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What Words Do You Use that "Date" You?

 
 
Reply Tue 11 Jan, 2011 10:24 pm
Over the years, there were certain words that captures the public's fancy. These words were used ad nauseum, in time, later relegated to "normal" usage.

I have noticed something about my own writing. When I want to describe something out of the ordinary, I often use the word, "fabulous". It just hit me that fabulous was a word that was overused in the 1950's, (if you can remember the phrase "the fabulous fifties", you know exactly what I mean.) I then realized that the the word "fabulous" dated me.

Are there any words that you currently use that were overused in an earlier time, but are only used regularly by people who grew up in a certain era?
 
Rockhead
 
  2  
Reply Tue 11 Jan, 2011 11:08 pm
@Phoenix32890,
I've got a friend that says groovy.

I think that's kinda cool...
0 Replies
 
aidan
 
  1  
Reply Tue 11 Jan, 2011 11:42 pm
Right On!

Just kidding - I've never said that- it just fits so well with groovy and cool (and reminded me of Linc from the Mod Squad).

kickycan
 
  3  
Reply Wed 12 Jan, 2011 12:41 am
Albums. I call them albums sometimes.

What do the kids call them now anyway? Disks? Releases? CDs? DVDs? WTF?!
Phoenix32890
 
  2  
Reply Wed 12 Jan, 2011 06:49 am
@kickycan,
Kicky- I have been known to call CDs, "records". After all, they ARE recordings!
Laughing
0 Replies
 
Phoenix32890
 
  1  
Reply Wed 12 Jan, 2011 06:56 am
@aidan,
Just saw "American Gangster". Unbilled, Clarence Williams III (Linc) played "Bumpy" Johnson. I was shocked when I saw him, and realized how time had flown. When I looked him up, I discovered that he was my age, and that really was a "trip"! (Another dated word)
0 Replies
 
Joe Nation
 
  2  
Reply Wed 12 Jan, 2011 07:35 am
Dunno. When my posse crashes here in my crib tonight I'll ask them if they grok this.
Joe(Later.)Nation
djjd62
 
  1  
Reply Wed 12 Jan, 2011 07:52 am
@Joe Nation,
i'm hip to that daddy-o

0 Replies
 
chai2
 
  2  
Reply Wed 12 Jan, 2011 08:00 am
wow
0 Replies
 
sozobe
 
  1  
Reply Wed 12 Jan, 2011 08:04 am
I seem to use "awesome" a lot, which gives off a whiff of 80's.
Ragman
 
  1  
Reply Wed 12 Jan, 2011 08:05 am
@Phoenix32890,
Hep and hip ( äs in that is a hip expression which replaced, "man, you're a hep cat." Very maynard G. Krebbs from 'The Many Loves of Dobie Gillis')

Blast (as in wow, that party was blast, though I still it hear this term even today)

Bomar-brain (as in the old computer ..twerm means a very smart, nerdy)

Aura (as in I liked her aura even though she was a Scorpio)

bad ju-ju (as in bad aura... voodoo-occult connotation vey passe)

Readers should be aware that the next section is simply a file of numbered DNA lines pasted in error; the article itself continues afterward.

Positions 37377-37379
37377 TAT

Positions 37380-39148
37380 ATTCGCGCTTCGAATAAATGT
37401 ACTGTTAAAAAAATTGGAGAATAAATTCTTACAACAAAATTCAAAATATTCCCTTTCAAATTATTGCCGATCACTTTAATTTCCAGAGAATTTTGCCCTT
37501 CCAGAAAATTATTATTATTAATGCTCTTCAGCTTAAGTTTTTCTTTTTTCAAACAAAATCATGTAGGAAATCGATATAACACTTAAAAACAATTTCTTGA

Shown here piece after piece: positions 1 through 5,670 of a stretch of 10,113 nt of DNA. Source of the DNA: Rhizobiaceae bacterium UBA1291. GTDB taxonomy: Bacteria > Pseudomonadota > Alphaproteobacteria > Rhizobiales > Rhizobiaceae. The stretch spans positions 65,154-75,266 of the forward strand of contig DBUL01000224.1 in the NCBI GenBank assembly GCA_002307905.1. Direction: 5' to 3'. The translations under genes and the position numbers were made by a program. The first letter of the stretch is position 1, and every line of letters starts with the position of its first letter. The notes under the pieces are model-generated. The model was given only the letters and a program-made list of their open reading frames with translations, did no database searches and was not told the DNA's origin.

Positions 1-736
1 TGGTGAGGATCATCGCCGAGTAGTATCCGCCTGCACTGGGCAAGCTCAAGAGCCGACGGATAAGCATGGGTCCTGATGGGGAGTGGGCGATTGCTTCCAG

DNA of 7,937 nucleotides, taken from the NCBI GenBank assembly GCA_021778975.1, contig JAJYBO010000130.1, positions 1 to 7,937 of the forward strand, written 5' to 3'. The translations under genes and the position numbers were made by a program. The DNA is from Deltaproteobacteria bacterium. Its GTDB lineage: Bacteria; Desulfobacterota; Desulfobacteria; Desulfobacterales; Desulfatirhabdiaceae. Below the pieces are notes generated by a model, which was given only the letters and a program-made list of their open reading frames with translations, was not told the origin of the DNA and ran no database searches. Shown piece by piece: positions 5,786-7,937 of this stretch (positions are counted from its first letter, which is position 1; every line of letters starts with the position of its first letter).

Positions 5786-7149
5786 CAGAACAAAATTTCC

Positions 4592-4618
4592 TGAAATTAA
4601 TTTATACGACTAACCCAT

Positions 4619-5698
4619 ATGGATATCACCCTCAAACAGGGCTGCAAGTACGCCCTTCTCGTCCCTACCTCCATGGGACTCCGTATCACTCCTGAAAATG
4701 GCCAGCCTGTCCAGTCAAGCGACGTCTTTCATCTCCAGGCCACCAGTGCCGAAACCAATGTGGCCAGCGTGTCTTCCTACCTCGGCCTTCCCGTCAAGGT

gear or fab (gear is so old that I'd not be suprised if only a few recognize it)
djjd62
 
  1  
Reply Wed 12 Jan, 2011 08:10 am
@Ragman,
wow, didn't think many folks outside britain used gear, unless you're a junky Razz
Phoenix32890
 
  1  
Reply Wed 12 Jan, 2011 08:11 am
"See ya later, alligator" countered with, "In awhile crocodile".

When I was young, something that was wonderful was "hot". Later, "cool" became so pervasive, that after awhile, it lost all its meaning. I think that we are back to "hot" again!

Before my time, there was the "bohemian", a person who was a bit out of sync with the general culture. Bohemian became "beatnik", then "hippie". I really don't know how those folks are described now.
Ragman
 
  2  
Reply Wed 12 Jan, 2011 08:15 am
@Phoenix32890,
Blame the stick figure Paris Hilton for 'hawt's' overuse. It's as yesterday's news now as a Member's Only jackets are.
0 Replies
 
Ragman
 
  1  
Reply Wed 12 Jan, 2011 08:17 am
@Phoenix32890,
I hear terms like freak, freak-a-zoid and a few times hemp-head for the pot-smokers. Rastafarians still use the term righteous. Sometimes, though more rarely, 'head' (as in pot-head) used, though.
0 Replies
 
Ragman
 
  1  
Reply Wed 12 Jan, 2011 08:20 am
@djjd62,
Gear here (state-side) though, meant...same as fab or groovy. Theose bell-bottoms are gear...ab fab (absolutely fabulous).

Not the way someone dresses or their garb or a drummers gear say is their drum kit. Not the needle-works for junkies .
sozobe
 
  1  
Reply Wed 12 Jan, 2011 08:21 am
@Phoenix32890,
Hipster maybe. Although they're a slightly different breed.

I think of beatniks and hippies as being different too rather than two words for the same creature.

Hipster: likes Apple products, has large plastic-framed glasses, wears scarves (male + female) and tight jeans.

Hippie (young): Microbrews, is very into fermentation in general, wears a lot of hemp products.

Hippie (old): Same as ever but hair is now gray or white.

Beatnik (old): There aren't really any young beatniks in the way there are young hippies I don't think. So beatnik is more a historical reference (Ginsberg et al) or an original beatnik who is now aged (like the old hippie).
djjd62
 
  1  
Reply Wed 12 Jan, 2011 08:22 am
@Ragman,
yeah, i just always seems very british to me
0 Replies
 
Ragman
 
  1  
Reply Wed 12 Jan, 2011 08:29 am
@sozobe,
Old reference to beatnik: nihilistic (more like today's goth than hippies). They're big on non-thematic bee-bop jazz, poetry slams, ban-the-bomb/end-of-the-world-scenario, Dharma bum-On-the Road Again-Jack-Kerouac, Ginsberg poetry, perhaps early Leronard Cohen.

Quote:
old hippie hair is white
or no hair at all!
0 Replies
 
Ragman
 
  1  
Reply Wed 12 Jan, 2011 08:33 am
@djjd62,
Reference to gear here is not the way the term used now. This is about the dated way the term was used in the '60s and '70s.
 

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